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Show the way and lead by example

Don Fennell   Jun-01-2018

Trinity Western University Richmond campus hosted Leadercast Live 2018.

Photo by Don Fennell

Strive not to be a success, but rather to be of value.—Albert Einstein

With faith, one can move mountains.



“The most important resource is energy,” says world-renowned performance psychologist Dr. Jim Loehr.

Speaking on the importance of character at Leadercast Live 2018, the largest one-day leadership event on the planet with more than 100,000 attending via simulcast in 20 countries, Loehr said celebrated American author Mark Twain once said the two most important days are the one on which you’re born and the day you find out why.

“I would like to add a third: the day you intentionally decided to align your life and energy with why,” he said.

Participants in the local conference, hosted May 4 by Trinity Western University’s leadership program at its Richmond campus, listened intently as Loehr described life as a “pure gift.” He added, “Happiness flows when you bring joy to others. And data supports that health is driven by our commitment to others. Our moral character grows daily when you use those muscles, and you’ll (learn to) understand what the gift of life is all about.”

Dedicated to helping advance the leadership journey, Leadercast 2018 focused on self awareness.


Basing his speech on why self-leadership matters, and how it makes a huge impact on your team, organization and community, U.S. pastor Andy Stanley said we face our greatest leadership challenge every morning in the mirror.

“You won’t be a leader worth following if you don’t lead yourself well,” he said. “Great leaders last because they lead themselves first.”

Stanley said the best leaders value “ultimate” most, not what they want now—something most people don’t discover until it is out of reach. He likened dessert as something you might want now, but its possible effect on your health as ultimate.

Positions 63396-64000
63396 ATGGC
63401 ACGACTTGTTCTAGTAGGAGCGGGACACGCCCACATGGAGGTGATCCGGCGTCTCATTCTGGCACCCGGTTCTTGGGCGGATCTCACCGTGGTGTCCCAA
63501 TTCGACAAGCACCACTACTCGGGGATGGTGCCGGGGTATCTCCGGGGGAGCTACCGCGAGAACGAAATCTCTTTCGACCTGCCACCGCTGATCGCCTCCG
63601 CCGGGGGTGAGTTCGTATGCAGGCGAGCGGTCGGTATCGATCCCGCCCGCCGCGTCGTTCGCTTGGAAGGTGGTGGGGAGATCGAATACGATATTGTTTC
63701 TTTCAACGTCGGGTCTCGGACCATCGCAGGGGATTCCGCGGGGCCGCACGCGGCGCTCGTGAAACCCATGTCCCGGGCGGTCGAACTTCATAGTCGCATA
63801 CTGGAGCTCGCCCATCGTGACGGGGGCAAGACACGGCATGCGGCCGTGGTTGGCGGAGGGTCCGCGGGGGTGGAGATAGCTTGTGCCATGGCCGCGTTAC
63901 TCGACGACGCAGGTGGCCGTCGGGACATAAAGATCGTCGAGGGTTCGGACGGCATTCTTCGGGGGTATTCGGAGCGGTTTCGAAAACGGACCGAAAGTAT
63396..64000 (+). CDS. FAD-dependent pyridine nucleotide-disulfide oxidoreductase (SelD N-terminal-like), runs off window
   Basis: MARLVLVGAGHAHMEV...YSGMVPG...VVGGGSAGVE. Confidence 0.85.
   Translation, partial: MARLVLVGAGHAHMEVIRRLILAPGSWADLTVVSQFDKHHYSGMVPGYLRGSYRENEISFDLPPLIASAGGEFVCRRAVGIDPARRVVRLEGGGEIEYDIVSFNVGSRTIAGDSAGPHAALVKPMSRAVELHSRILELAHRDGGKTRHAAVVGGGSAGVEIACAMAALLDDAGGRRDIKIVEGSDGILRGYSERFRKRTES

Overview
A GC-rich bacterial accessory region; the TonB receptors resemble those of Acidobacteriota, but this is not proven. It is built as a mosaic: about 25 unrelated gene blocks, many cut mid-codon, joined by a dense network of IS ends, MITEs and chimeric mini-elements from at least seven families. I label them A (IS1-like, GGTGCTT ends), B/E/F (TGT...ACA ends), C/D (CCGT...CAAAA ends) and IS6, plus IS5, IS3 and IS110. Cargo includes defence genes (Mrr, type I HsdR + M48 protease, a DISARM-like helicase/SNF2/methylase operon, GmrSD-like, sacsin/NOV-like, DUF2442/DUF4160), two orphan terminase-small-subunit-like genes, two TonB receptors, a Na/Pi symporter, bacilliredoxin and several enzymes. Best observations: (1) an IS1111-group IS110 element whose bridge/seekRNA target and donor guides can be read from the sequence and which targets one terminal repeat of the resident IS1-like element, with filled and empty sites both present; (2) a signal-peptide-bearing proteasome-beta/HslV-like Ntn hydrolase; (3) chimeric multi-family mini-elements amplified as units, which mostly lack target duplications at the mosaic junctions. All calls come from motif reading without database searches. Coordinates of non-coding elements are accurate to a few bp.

“We don’t simply need friends with common interests, but common values,” Stanley said. “Everyone ends up somewhere in life. We want you to end up somewhere on purpose.”

Stanley said 28 years ago he was reading Stephen Covey’s The 7 Habits of Highly Effective People. At one point, Covey suggested the reader stop and imagine what they would want said at their funeral. What you want said, Stanley suggested, is what you value most.


A former lieutenant in the U.S. Navy, and the first fully-qualified female naval aviator to fly the F-1 Tomcat in the military, Carey Lohrenz shared her insights into overcoming fear, and courage and bravery in leadership.

“Lead by example, with integrity,” she said. “If you lose sight, you lose the fight.”

As a pilot it can be like an elephant sitting in your lap while you’re trying to make decisions, Lorehnz said. You’re able to deal with the pressure by understanding what your purpose is.

“Enveloped in uncertainty, only those who take action can thrive and succeed. Universally we all suffer from a fear of failure, but when we’re afraid we pass up valuable opportunities. My dad told me the people who tell you you can’t are usually the ones afraid you can.”


Group president of Focus Brands, Kat Cole said it’s OK to think differently than yesterday.

“As you go forward, give yourself and others permission to change,” said Cole, who became a vice president at age 26.

Her mother divorced her father when Cole was nine, raising three girls as a single mom on $10 a week. But Cole said it takes that kind of courage to change and passion to evolve.

“Sometimes we feel stuck by others’ definition of ourselves,” she said, adding “I believe we’re failing the world if we don’t make the best of the little time we have.”

Michael Hyatt, former chairman and CEO of Thomas Nelson Publishers, has written seven books including best seller Platform: Get Noticed in a Noisy World. But Hyatt said in 1999, with his career booming, his doctor stressed he needed to make life changes. A series of small changes was all that was needed.